In this screencast, I show you how to build a simple iPad app using the new SplitViewController. The SplitViewController is a new UI view controller for the iPad (only) and is the basis of many iPad applications. It manages two side-by-side view controllers – a list of items that appears on the left side (in landscape mode) and a detail view on the right side.
The template also provides all the code to manage the popover view which is how the item list is displayed when the iPad is rotated into portrait mode, so you don’t have to write any of that code!
As we build the app, you’ll learn the basics of creating a SplitViewController-based app, and how to implement a simple XML reader to read an XML feed, display a list of article titles and load an article into the detail view when its title is tapped in the list.
I’d love to hear your feedback, and I hope you find it helpful.
(I recommend right-clicking and selecting watch on YouTube for the higher res version so you can see the code).
Update (6/26/2011): Get the source code here. Note that I created this using XCode 3 (the previous version to the current, which is XCode 4), so if you run into any trouble getting the code to work, that’s why. I will do an update on this screencast and the code as soon as I can!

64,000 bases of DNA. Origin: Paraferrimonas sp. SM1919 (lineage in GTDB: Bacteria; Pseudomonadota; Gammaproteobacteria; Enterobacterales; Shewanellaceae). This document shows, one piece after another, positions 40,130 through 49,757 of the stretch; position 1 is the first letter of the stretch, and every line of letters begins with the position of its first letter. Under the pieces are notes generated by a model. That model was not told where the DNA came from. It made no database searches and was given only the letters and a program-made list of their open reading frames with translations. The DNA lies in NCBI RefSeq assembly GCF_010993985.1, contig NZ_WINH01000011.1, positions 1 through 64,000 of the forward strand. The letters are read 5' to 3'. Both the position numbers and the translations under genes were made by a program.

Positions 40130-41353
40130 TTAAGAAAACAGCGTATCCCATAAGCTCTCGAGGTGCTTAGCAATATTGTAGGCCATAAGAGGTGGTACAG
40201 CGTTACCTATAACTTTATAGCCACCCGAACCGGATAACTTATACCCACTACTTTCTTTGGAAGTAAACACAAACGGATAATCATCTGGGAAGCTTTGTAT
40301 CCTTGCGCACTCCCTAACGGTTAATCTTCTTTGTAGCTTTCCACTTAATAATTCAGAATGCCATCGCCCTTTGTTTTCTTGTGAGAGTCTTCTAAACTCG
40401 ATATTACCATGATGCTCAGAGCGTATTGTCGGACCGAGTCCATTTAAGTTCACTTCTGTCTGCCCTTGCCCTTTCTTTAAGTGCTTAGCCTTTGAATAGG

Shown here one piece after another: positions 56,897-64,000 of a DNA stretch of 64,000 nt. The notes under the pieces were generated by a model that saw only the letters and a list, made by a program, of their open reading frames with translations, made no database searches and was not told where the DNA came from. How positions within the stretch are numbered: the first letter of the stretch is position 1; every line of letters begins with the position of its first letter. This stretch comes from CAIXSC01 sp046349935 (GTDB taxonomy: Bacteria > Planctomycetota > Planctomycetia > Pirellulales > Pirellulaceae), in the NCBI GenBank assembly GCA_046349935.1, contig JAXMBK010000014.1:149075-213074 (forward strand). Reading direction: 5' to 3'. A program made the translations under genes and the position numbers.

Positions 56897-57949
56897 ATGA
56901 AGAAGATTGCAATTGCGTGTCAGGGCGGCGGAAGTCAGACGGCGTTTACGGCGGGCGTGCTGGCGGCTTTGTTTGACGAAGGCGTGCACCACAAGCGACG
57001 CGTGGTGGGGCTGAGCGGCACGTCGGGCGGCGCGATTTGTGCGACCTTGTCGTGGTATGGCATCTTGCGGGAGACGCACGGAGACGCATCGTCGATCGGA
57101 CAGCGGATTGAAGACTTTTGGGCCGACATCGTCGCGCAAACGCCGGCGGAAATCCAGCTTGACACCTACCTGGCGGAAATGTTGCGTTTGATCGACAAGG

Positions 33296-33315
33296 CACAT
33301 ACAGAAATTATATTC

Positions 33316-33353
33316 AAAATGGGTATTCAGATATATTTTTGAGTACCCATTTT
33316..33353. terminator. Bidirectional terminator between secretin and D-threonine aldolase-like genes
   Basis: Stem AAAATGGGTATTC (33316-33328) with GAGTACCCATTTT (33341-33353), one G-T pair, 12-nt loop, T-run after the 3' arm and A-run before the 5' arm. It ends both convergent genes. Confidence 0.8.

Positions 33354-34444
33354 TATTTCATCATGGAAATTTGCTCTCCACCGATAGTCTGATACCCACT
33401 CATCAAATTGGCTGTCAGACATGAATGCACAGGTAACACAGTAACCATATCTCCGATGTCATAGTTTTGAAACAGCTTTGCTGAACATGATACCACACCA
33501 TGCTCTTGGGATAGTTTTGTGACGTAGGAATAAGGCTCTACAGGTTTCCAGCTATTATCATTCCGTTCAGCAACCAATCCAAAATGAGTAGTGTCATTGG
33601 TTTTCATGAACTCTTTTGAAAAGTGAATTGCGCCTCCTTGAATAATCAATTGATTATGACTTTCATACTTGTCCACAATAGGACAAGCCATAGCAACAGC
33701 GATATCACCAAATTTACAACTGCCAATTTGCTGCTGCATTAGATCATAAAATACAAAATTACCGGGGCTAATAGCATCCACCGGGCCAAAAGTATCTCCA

You can also do this purely with CSS Media Queries!
Here are the new links, showing the updated CSS Media Queries:
<link rel="stylesheet" media="all and (max-device-width: 480px)" href="iphone.css">
<link rel="stylesheet" media="all and (min-device-width: 481px) and (max-device-width: 1024px) and (orientation:portrait)" href="ipad-portrait.css">
<link rel="stylesheet" media="all and (min-device-width: 481px) and (max-device-width: 1024px) and (orientation:landscape)" href="ipad-landscape.css">
<link rel="stylesheet" media="all and (min-device-width: 1025px)" href="ipad-landscape.css">
As you can see, I’ve got three CSS files; one for iPhone, two for iPad and I use the ipad-landscape.css file also for desktop machines with a minimum width of 1025px.
I’m attaching screenshots below showing the results in iPad portrait and landscape, and iPhone.
iPad in landscape orientation:
iPad in portrait orientation:
Now that the iPad is out, it’s time to style your web pages so they look good on both the iPhone and the iPad.
p.s. sorry about the occasional audio interruption, my iPhone was too close to my mic!